The hardest piece of evidence that Moser offers for his thesis is a letter that Sontag wrote to her younger sister, Judith, in 1950, about her exciting new job as Rieff’s research assistant. One of her duties, she tells Judith, was to read and then write reviews of both scholarly and popular books that Rieff had been assigned to review and was too busy or too lazy to read and write about himself. Certainly, this doesn’t reflect well on Rieff, but it hardly proves that Sontag wrote “The Mind of the Moralist.” Moser’s interviews with contemporaries who knew that Sontag was working on the book don’t prove her authorship, either. Nevertheless, he has so thoroughly convinced himself of it that when he quotes from “The Mind of the Moralist” he performs the sleight of hand of saying “she writes” or “Sontag notes.” By Moser’s lights, every writer who has been heavily edited can no longer claim to be the author of his work. “Get me rewrite!” the city-room editor barks into the phone in nineteen-thirties comedies about the newspaper world. In Moser’s world, rewrite becomes write. Sigrid Nunez, in her memoir “Sempre Susan,” contributes what may be the last word on the subject of the authorship of “The Mind of the Moralist”: “Although her name did not appear on the cover, she was a full coauthor, she always said. In fact, she sometimes went further, claiming to have written the entire book herself, ‘every single word of it.’ I took this to be another one of her exaggerations.”

Geniuses are often born to parents afflicted with no such abnormality, and Sontag belongs to this group. Her father, Jack Rosenblatt, the son of uneducated immigrants from Galicia, had left school at the age of ten to work as a delivery boy in a New York fur-trading firm. By sixteen, he had worked his way up in the company to a position of responsibility sufficient to send him to China to buy hides. By the time of Susan’s birth, in 1933, he had his own fur business and was regularly travelling to Asia. Mildred, Susan’s mother, who accompanied Jack on these trips, was a vain, beautiful woman who came from a less raw Jewish immigrant family. In 1938, while in China, Jack died, of tuberculosis, leaving Mildred with five-year-old Susan and two-year-old Judith to raise alone. By all reports, she was a terrible mother, a narcissist and a drinker.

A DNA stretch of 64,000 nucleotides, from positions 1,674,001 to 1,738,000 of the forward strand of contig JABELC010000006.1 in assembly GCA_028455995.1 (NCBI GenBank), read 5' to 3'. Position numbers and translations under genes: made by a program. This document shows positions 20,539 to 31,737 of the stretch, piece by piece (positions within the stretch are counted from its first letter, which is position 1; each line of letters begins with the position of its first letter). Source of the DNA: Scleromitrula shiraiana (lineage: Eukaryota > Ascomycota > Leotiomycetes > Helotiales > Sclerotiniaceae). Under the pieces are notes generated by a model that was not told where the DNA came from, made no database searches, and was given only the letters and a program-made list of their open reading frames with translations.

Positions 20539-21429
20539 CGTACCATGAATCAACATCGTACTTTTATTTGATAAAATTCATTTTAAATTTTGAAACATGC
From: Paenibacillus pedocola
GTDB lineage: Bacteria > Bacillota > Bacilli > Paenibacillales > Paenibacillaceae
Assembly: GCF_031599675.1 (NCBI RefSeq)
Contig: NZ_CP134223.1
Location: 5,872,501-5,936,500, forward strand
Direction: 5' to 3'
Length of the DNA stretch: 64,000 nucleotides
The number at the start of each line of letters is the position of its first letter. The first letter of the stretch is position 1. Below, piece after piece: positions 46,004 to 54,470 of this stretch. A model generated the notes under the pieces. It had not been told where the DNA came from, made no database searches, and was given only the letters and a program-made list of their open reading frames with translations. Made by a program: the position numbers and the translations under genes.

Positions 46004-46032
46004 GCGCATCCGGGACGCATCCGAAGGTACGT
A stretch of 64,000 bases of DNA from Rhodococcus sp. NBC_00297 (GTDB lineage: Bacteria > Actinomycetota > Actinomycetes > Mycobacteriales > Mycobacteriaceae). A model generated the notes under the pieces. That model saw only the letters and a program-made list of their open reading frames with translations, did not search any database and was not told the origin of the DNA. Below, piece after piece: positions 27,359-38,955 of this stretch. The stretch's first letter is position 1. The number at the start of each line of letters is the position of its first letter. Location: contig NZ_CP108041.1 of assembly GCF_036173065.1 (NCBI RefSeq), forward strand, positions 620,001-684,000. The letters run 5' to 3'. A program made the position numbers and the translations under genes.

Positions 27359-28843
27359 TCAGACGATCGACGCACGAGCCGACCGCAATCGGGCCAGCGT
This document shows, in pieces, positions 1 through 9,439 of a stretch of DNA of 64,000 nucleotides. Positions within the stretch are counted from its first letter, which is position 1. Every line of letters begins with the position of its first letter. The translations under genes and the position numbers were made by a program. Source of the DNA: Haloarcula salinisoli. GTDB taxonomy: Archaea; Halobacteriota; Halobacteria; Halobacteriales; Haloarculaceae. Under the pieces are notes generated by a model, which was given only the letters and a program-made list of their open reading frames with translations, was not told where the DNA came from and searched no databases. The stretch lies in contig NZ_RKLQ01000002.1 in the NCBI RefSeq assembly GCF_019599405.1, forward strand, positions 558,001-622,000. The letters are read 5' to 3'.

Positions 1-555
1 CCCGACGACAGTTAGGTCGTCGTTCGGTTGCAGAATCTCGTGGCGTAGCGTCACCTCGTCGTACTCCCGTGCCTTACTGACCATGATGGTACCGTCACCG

Moser’s account is largely derived from Susan’s writings: from entries in her journal and from an autobiographical story called “Project for a Trip to China.” Moser also uses a book called “Adult Children of Alcoholics,” by Janet Geringer Woititz, published in 1983, to explain the darkness of Sontag’s later life. “The child of the alcoholic is plagued by low self-esteem, always feeling, no matter how loudly she is acclaimed, that she is falling short,” he writes. By pushing the child Susan away and at the same time leaning on her for emotional support, Mildred sealed off the possibility of any future lightheartedness. “Indeed, many of the apparently rebarbative aspects of Sontag’s personality are clarified in light of the alcoholic family system, as it was later understood,” Moser writes, and he goes on: